• Written by Tom Estey


When veteran independent filmmaker Robbie Bryan held a fundraiser earlier last year for his manga/anime themed feature “Black Hat -,” he had no idea how a teenage girl he would never meet would change the course of his film and his life – and set off a wild media firestorm.

Cassie England, an amateur cosplayer from Baton Rouge whose passion for anime helped her cope with a devastating rare skin disease whose real name (Recessive Dystrophic Epidermolysis Bullosa) is so hard to pronounce that it’s often shortened to “E.B.”, passed away January 9 at the age of 16.

But her spirit, name and likeness live on in the film as a character with reddish brown hair and cat ears. Upon hearing Cassie’s powerful and courageous story, Bryan, the film’s writer, producer and director and head of Good To Be Seen Films, added this young female character into the story of Dandi, a high school outcast and frequently bullied fan of death metal and anime who goes on a “Little Miss Sunshine” like adventure – “borrowing” her sister’s car, kidnapping her wily, black sheep grandfather - to get to a huge convention where her favorite Japanese artist is going to turn one amateur artist’s manga into an anime.

Bryan’s passion for the project, Cassie’s story and the enduring love of her grieving but newly inspired father Logan – whom Bryan met through a mutual friend – caught the attention of local media during their joint fund and awareness raising appearance at New Orleans Comic-Con,, where Cassie had hoped to spend her 17th birthday. Channel 6 WDSU, which had previously documented Cassie’s struggle with E.B., aired the story on its NBC-affiliate - which spurred a whirlwind of feature coverage in New Orleans (Times-Picayune) and other cities including NYC (New York Daily News) as well as numerous internet anime outlets, including 91.8 The Fan in Arizona.

The one year anniversary of Cassie’s passing has further fueled emotions and efforts by a loving community and an equally passionate filmmaker. “We have so many people following this film and Cassie’s story and rooting us on, so we are calling out all the stops to make sure we can tell this story right and engage anime fans everywhere with first class illustration by legendary anime Producer Masao Maruyama”.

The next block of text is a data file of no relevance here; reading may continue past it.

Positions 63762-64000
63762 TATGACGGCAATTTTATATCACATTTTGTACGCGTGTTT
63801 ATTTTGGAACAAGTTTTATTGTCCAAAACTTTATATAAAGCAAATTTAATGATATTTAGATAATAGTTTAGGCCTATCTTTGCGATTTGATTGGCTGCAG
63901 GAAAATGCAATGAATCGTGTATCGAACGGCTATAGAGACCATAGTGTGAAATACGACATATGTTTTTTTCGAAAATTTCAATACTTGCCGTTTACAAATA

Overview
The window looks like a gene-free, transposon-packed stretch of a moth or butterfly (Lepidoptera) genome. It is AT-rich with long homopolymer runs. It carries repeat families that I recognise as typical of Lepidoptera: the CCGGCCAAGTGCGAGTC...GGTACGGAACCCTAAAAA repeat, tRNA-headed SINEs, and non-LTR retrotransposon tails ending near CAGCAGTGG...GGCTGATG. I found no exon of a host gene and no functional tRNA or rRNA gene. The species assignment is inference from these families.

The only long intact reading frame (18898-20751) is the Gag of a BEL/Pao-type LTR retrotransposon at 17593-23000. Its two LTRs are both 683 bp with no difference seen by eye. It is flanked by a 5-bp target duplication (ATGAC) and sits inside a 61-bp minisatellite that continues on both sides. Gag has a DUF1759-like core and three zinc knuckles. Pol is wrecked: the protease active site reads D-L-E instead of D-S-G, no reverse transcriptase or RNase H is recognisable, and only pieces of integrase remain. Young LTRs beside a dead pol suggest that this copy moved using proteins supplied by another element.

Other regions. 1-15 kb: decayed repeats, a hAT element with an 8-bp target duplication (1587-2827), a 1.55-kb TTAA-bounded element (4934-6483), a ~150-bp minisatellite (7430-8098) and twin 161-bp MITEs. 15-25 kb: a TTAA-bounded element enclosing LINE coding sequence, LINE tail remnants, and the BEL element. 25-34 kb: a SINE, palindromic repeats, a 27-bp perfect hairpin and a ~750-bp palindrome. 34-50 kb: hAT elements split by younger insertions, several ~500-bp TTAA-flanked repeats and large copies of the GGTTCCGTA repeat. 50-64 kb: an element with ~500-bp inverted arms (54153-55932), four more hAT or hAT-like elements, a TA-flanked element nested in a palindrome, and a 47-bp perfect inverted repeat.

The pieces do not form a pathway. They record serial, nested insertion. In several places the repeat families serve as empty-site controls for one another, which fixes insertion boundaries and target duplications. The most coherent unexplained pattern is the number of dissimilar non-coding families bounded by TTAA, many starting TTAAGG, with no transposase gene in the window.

Set to be shot in 2016 in Abbeville and Lafayette, Louisiana, “Black Hat” – a live action feature which will include 11 minutes of anime - received another powerful accolade, being chosen as Indiewire’s “Project of the Month,” which merits Bryan and his team a meeting with the Tribeca Film Institute. The project’s dedicated Facebook page has over 550,000 followers and growing.

Amazingly, Bryan met Logan just a week after Cassie passed away.  “After my former high school friend Jennifer had pledged a significant amount of money to the film’s campaign, her crowd funding perk was that she could have a character or location in the film named after her,” says Bryan, whose previous features include “iMurders” (with Billy Dee Williams, Gabrielle Anwar, William Forsythe and Charles Durning) and “The Stand In” (Kelly Ripa, Judith Ivey, David Ogden-Stiers).

“Instead, she asked if the film could name a character after Cassie England, who I learned suffered from this terrible disease. When I was made aware of this special girl and her story and love for anime and cosplay, I was completely taken in by Cassie and her family. I explained to Jennifer that no matter if we succeeded in the campaign, Cassie would be incorporated into the story, and I changed the name of one of the characters that night. Jennifer shared this information with Logan, who was incredibly moved by the gesture and contacted me to say he was determined, during his time of incredible grief, to help get this movie made, and that nothing would have made his daughter more happy and excited than what we were about to do.

“The film’s themes of being who you are and helping prevent teen bullying and the celebration of the magical art form, has been more than enough to get people excited and committed to the project,” Bryan adds. “But now we have our very own angel, Cassie England, and we’re honored that so many people who have come to love Cassie and her inspiring story as much as we do are getting behind us to help make ‘Black Hat’ a reality -- as well as a legacy for her and a way to make people aware of E.B. and the need to fund research for its ultimate cure.”  Bryan himself battled Stage 4 cancer earlier this year and fought back to direct a feature film “The Eyes” which he just wrapped on

But his heart and soul remains with Black Hat and seeing this film to its ultimate  goal of immortalizing this young girl’s story.